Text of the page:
The recent decision by the U.S. Tax Court in Derby et al. v. Commissioner contains important information for appraisers who have clients in the healthcare industry.  Often, a medical practice has very few tangible assets, and the real value lies in goodwill and the covenant not to compete.  Mark Dietrich, CPA/ABV (Mark Dietrich, CPA, PC, Framingham, MA), a current member of the AICPA's Health Care Expert Panel, said that “Sometimes there is an assumption made by appraisers that non-competes are automatically included in the fair market value.  But if you are valuing for an actual transaction and the buyer and seller are writing a contract, you need to know the precise terms of the non-compete to assess what elements of goodwill and other intangible assets are included in the transactions, and that the non-compete lasts for a sufficient amount of time to warrant treating the valuation cash flows as perpetual.” 

In the case of Derby, the appraised value of the practice was $4 million, and the sale price was $1.2 million (the value of the hard assets, with the doctors in the practice receiving long-term employment with generous compensation packages).  The problem then was that the practice was sold to a nonprofit, and the sellers treated the difference in price as a charitable donation.  So the issue before the court was whether the petitioners were entitled to the charitable contribution deductions claimed under Section 170(a)(1) of the IRS Tax Code.  However, under that statute, no deduction can be taken if something is given in return (in this case, the value of the long-term employment and compensation package.  The actual compensation in the employment contracts was significantly greater than that used in the taxpayers’ valuation of the practice). Therefore, the U.S. Tax Court rejected the claim for the deduction. 

“I think it was about time that the courts revisited Norwalk and they do so in the Derby case.” Mark said. “Norwalk established that absent a contractual right, personal goodwill of a professional is not an asset of the corporation employing them, and can’t be transferred without a covenant not to compete to prevent them from taking their goodwill elsewhere.”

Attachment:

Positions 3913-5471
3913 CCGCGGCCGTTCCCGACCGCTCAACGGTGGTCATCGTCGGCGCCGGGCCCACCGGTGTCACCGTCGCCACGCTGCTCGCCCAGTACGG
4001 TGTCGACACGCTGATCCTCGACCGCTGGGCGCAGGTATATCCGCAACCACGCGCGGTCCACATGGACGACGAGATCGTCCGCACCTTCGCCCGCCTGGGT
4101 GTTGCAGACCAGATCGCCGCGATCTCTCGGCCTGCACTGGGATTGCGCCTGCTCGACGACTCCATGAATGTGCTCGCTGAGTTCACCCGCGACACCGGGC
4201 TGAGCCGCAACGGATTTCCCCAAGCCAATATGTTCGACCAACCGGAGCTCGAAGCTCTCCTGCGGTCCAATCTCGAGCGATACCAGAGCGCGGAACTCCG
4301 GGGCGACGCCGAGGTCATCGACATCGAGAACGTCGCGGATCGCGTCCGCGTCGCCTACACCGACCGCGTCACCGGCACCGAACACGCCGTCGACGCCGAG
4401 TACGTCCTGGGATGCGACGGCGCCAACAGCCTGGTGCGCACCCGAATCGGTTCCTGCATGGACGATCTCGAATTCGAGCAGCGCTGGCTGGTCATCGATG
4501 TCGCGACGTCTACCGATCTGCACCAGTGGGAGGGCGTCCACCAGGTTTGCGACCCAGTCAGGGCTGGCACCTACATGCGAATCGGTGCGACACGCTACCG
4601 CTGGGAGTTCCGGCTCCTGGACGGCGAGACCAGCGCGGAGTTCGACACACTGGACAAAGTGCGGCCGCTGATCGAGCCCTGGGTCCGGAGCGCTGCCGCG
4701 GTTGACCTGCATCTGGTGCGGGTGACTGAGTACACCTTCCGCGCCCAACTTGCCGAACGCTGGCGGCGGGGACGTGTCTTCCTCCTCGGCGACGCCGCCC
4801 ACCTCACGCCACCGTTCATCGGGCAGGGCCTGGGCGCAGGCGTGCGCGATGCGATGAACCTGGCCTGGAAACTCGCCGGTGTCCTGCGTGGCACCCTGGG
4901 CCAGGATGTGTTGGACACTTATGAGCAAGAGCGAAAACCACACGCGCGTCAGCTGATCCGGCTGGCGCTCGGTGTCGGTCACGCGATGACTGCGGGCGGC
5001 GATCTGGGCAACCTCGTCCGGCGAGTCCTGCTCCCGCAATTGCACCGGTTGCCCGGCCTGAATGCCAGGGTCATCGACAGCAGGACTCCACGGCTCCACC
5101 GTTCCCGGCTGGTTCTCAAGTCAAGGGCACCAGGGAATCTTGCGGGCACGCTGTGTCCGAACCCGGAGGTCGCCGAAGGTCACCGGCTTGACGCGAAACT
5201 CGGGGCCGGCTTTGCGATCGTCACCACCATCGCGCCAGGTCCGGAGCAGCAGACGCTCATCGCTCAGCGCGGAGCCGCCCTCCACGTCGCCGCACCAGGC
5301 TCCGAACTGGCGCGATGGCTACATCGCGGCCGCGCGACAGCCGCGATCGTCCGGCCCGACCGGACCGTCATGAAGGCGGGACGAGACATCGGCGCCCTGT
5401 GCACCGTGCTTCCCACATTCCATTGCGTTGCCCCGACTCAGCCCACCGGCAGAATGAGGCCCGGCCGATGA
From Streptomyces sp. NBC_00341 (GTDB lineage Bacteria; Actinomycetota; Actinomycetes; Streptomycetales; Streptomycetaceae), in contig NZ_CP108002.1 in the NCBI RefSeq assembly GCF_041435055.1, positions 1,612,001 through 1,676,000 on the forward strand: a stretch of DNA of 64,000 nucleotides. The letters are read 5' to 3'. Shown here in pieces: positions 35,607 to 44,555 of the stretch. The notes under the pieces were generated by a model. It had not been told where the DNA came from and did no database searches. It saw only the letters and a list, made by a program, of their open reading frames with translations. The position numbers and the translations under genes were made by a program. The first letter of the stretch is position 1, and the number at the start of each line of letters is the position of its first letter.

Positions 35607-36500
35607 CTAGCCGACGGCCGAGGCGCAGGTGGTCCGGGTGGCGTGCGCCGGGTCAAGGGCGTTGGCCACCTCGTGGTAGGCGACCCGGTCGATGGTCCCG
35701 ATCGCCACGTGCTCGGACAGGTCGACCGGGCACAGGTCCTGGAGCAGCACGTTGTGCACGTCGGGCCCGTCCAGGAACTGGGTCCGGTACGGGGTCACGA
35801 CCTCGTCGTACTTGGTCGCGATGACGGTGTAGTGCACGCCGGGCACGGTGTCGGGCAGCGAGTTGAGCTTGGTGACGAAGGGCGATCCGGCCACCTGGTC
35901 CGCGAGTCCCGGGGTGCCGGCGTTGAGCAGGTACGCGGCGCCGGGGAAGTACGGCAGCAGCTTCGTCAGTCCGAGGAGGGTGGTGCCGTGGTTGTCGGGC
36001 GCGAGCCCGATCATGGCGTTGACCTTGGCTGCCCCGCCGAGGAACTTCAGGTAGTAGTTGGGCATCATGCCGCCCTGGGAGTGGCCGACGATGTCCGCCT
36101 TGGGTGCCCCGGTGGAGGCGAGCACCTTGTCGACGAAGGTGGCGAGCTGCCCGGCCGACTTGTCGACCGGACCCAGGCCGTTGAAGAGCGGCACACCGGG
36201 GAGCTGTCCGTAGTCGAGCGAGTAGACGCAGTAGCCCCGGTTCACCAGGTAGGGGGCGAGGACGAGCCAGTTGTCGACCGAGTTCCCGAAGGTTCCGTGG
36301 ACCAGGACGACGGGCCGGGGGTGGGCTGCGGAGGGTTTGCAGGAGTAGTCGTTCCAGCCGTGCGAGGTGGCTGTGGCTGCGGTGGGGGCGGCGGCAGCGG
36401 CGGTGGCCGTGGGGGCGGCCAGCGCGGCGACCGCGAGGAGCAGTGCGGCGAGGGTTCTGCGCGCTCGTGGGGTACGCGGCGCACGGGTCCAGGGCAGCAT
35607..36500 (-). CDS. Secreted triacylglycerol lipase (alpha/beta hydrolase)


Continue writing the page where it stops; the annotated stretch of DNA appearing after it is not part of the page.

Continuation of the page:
For more information on key points in the Derby case, visit Mark’s blog here.

New research—impact on registration rights agreements by Rule 144 Amendments

Laurie Green, a partner in the Ft. Lauderdale office of Holland & Knight LLP, provided the BVWire with a summary of her firm’s study on the effects of the new six-month holding period Rule 144 amendments which took effect on February 15, 2008.   Ms. Green was a speaker in The Knowledge Congress’s June 11, 2008 presentation entitled “SEC Adopts Amendments to Rules 144 and 145,” where she originally spoke on this topic.  Prior to Holland & Knight, Ms. Green spent 11 years at the SEC and served as a Special Counsel in the Office of Mergers and Acquisitions for the Division of Corporation Finance.

Ms. Green and her team reviewed approximately 150 registration rights agreements that were filed after the Rule 144 amendments took effect to determine the impact of the amendments on the market practice for registration rights agreements.  The Rule 144 amendments should reduce or eliminate the need for registration rights agreements for non-affiliates of the issuer.  See the results of this study at our Free Downloads page, located at BVResources.com.  

Information on restricted stock transactions can be found in The FMV Restricted Stock Study™ database, which provides various details including lack of marketability discounts and whether the private placement was issued with registration rights.  Visitors can read the database’s free Companion Guide, which provides details on registration rights agreements and their effects on the liquidity of restricted stock.

Contrasting Murphy with Jelke

Peter Mahler (Farrell Fritz, P.C., New York City) provided the BVWire with the following insight into built-in gains and the recent Murphy decision: